Richard North, 22/08/2018  
 


Doubtless, there are those who positively embrace the prospect of a "no deal" scenario and the chaos it will bring, perhaps as a vindication of their personal belief that Brexit was a bad idea or even for the opportunity it presents for overturning the result of the referendum and getting us back into the EU.

From my point of view as a campaigner for a more rational form of Brexit, I would tend to share a view that the worse the "no deal" outcome, the better – if it then focuses minds on seeking something closer to that which I would prefer.

However, my alter ego the analyst seeks to establish as best I can the likely events attendant on the different Brexit outcomes, the "no deal" scenario getting a considerable amount of attention of late owing to its prominence and the increasing concern that this is the direction we are headed.

In my previous post, I referred to my own personal learning curve. From looking at the strict application of international law, I wrote, one moves on to look at the politics and, eventually, one is able to merge the issues and come to a more nuanced assessment of what might be real world responses.

Obviously, the assessment will change over time but, clearly, the idea that the short-term effects of "no deal" might be less visible than at first anticipated comes as a disappointment to some. They preferred my Armageddon version of the "no deal".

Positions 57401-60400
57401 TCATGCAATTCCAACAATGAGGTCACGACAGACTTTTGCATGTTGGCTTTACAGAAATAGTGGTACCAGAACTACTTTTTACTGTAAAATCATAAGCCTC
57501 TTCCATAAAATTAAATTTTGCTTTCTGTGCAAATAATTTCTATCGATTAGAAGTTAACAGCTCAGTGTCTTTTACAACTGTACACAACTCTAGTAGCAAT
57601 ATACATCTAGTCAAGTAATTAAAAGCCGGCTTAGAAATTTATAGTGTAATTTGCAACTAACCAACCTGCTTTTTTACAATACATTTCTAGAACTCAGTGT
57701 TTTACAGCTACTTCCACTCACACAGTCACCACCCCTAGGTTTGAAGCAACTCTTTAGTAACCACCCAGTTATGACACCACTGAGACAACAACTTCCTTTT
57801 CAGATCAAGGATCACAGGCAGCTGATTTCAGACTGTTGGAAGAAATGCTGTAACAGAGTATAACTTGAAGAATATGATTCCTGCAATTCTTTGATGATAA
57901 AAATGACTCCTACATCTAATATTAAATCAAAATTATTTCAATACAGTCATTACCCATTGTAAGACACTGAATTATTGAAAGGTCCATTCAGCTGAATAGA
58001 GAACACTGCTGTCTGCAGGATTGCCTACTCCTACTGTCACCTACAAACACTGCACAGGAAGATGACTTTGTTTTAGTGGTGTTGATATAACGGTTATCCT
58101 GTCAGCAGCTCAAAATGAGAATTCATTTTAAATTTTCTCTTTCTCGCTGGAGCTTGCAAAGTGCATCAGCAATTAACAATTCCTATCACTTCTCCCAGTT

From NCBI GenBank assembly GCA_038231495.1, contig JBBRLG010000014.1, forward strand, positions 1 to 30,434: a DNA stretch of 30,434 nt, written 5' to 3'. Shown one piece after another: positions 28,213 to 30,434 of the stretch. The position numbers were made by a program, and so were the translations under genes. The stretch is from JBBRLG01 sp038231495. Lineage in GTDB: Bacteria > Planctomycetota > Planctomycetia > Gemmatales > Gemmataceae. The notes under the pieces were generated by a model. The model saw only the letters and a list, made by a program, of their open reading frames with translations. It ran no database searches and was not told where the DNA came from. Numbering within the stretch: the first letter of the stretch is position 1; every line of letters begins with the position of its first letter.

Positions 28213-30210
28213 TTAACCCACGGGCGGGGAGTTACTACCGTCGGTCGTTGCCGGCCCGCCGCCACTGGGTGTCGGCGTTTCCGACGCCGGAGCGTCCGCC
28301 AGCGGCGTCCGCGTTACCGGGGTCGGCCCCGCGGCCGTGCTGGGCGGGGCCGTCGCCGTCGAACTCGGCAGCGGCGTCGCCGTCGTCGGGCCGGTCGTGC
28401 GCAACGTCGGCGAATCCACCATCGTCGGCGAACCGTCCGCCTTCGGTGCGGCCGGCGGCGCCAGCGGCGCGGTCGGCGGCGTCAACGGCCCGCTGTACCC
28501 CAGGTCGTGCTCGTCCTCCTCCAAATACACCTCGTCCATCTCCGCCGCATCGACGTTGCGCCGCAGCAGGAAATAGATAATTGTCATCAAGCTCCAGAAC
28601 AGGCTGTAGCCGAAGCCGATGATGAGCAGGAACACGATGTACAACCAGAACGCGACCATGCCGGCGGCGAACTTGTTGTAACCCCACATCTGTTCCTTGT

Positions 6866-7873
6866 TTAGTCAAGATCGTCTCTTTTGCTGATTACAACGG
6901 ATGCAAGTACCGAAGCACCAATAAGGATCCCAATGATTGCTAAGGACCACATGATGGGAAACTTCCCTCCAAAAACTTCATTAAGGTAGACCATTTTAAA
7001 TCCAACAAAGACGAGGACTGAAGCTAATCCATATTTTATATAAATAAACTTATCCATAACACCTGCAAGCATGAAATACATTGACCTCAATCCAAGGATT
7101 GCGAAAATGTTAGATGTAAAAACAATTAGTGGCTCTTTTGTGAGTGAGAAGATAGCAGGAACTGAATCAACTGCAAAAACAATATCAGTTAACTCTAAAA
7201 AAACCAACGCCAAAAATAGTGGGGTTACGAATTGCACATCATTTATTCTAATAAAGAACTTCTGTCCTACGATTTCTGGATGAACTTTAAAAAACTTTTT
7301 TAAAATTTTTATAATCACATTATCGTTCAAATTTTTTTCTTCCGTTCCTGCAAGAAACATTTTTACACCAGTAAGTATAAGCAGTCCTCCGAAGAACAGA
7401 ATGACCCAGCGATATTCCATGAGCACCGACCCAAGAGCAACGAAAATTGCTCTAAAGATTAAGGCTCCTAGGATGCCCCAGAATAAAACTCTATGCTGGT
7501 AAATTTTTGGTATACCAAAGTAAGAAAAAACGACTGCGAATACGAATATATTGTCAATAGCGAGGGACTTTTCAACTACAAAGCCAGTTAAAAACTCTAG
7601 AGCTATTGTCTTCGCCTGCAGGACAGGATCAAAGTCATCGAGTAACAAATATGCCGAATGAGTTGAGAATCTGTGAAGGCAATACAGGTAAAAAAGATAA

Yet, logic alone would suggest that the UK government, even at its most inept, is not going to see food supplies turned away from the ports while supermarket shelves are empty and people are going hungry – not if there is a way out.

For all his expertise in EU law, George Peretz QC in his article in the Telegraph didn't see a way out. In his book, if the UK needs to ease the logjam at the ports by waiving tariffs and checks on imports from the EU, it will also have to waive them for imports from (for example) China and the US in order to avoid well-founded claims of discrimination.

My view, expressed in my piece, is that if it needed to do so, the UK would waive the checks on goods from EU Member States without incurring any penalty. As long as it maintained the status quo, any aggrieved contracting parties would have difficulty demonstrating "nullification or impairment", and any action against the UK would be unlikely to succeed.

Peretz counters that the UK Government has always had a firm policy of complying with its international obligations, whether enforceable or not.

That, he says, "is a real constraint on policy", adding that "there will be real political consequences for the UK if it proceeds in a way that is in breach of its WTO obligations". Such conduct, he avers, "is not consistent with the Government's stated aim of being a leading free-trade voice in the WTO".